In a city that hails chefs as celebrities, Jennifer Puccio has become one haute household name. The restaurateur and executive chef stands alongside Anna Weinberg and husband James Nicholas as co-owner of three of San Francisco’s hottest restaurants: casual bistro Marlowe, upscale American tavern, Park Tavern, and British-inspired brasserie, The Cavalier. Here, Puccio defines each of her eateries, discusses her favorite dishes, and reveals why cooking an impromptu meal for Thomas Keller may just have been the most terrifying moment of her life.
How did you end up partnering with Anna Weinberg to create Marlowe, Park Tavern and The Cavalier?
She was a mutual friend through Craig Demko, who sells wine. He had some inside info that she was shutting down South [Weinberg’s former restaurant succeeded by Marlowe], so he hooked the two of us up. She had been making plans to shut down, but she wasn’t quite ready, and the chef she had at the time was moving on. So she decided to bring in the new chef – which was me. We hit it off. I stayed on and decided to develop the menu at Marlowe, and it went on from there.
Why did you decide to become a business partner, versus just being the executive chef?
Anna and I were working very well together, and we were starting to get really good press at Marlowe. She and one of her investors took me aside and wanted me to be a partner in the business, and of course I said yes. He’s the one who we ended up opening Park Tavern with.
How do you differentiate your cuisine between all three restaurants?
Some of it is defined by the space. Marlowe is a small restaurant where we can fit 50 tops, and the kitchen is equally small. We knew that we wanted a neighborhood restaurant that is American focused. So we went with relatively classic but interesting bistro food. The space in Park Tavern was much bigger and much more grand, and the kitchen was just amazing, so we built upon what we were able to do. It is not quite as rustic as Marlowe: the plating is more precise and just slightly more elevated. As far as The Cavalier goes, we went on a trip to London and we just fell in love. The concepts all stem from the type of food I’d want to eat on my day off.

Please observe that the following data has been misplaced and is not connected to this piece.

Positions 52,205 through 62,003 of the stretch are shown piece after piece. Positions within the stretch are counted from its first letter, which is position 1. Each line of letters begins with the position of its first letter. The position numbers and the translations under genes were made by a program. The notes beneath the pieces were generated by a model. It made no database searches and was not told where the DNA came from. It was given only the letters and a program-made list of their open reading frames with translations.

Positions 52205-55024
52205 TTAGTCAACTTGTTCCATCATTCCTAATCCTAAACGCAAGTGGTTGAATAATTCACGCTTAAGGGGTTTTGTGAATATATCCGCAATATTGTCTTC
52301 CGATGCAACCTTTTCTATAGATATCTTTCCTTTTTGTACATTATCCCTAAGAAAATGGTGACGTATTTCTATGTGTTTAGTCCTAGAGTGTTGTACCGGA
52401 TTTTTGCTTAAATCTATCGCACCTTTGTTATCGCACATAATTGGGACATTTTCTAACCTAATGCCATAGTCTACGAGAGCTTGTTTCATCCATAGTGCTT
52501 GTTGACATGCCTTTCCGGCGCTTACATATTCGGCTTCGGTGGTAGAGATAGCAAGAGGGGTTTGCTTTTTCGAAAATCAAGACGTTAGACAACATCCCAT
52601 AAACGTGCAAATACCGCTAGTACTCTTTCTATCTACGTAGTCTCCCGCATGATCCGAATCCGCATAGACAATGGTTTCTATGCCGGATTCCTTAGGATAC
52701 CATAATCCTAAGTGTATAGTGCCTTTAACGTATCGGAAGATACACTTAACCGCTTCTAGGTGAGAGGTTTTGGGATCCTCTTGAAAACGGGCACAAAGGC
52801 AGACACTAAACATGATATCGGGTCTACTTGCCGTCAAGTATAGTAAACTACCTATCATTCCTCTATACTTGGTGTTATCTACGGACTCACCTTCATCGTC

What is your favorite dish from each restaurant?
Marlowe is tough because I have a few favorites, but whenever I can go in for dinner, I get the Baked Oysters, Tartar and Bone Marrow, which have all been on the menu since opening. At Park Tavern, I’m really in love with the Deviled Eggs, and the Lemon Chips are fun. At Cavalier, I love the Cavalier Salad. Beef Dripping Chips are amazing, so are the Fish and Chips, and of course, the Dutch Scotch Egg.
Have you cooked for any celebs?
Yes, I have. At Marlowe, Thomas Keller came in and we got to cook for him. Ashton Kutcher came in to Marlowe – or maybe it was the Park Tavern – which was kind of cool. Edward Norton came into Park Tavern, which was great. I loved that guy. Park Tavern gets a lot of celebrities.
Do you remember what dishes they liked?
Thomas Keller had me cook for him, which was probably one of the most terrifying things ever. He didn’t order from the menu; he just wanted me to send things out. Aside from that, the celebrities tended to eat relatively simply.
What’s the secret to get people coming back for your food?
Consistency is the number one most important thing. As far as how dishes are developed, my food tends to be bold, bright flavors, with good use of acidity, and on the “lighter” side of heavy. If it’s going to be on the menu for more than a month, then it has to be exactly the same every single time.
What was it like working with Ken Fulk on the design of The Cavalier?
As far as the menu and the space go, Ken did an incredible design; it’s a British pub to the power of ten, really. So I definitely wanted to make sure that the food was going to stand up to the beautiful ambiance.
What’s next for you in 2014?
We don’t necessarily have anything solid, but if another opportunity comes along, we will take into consideration. We’re just continuing to improve on the three properties and making them better and busier.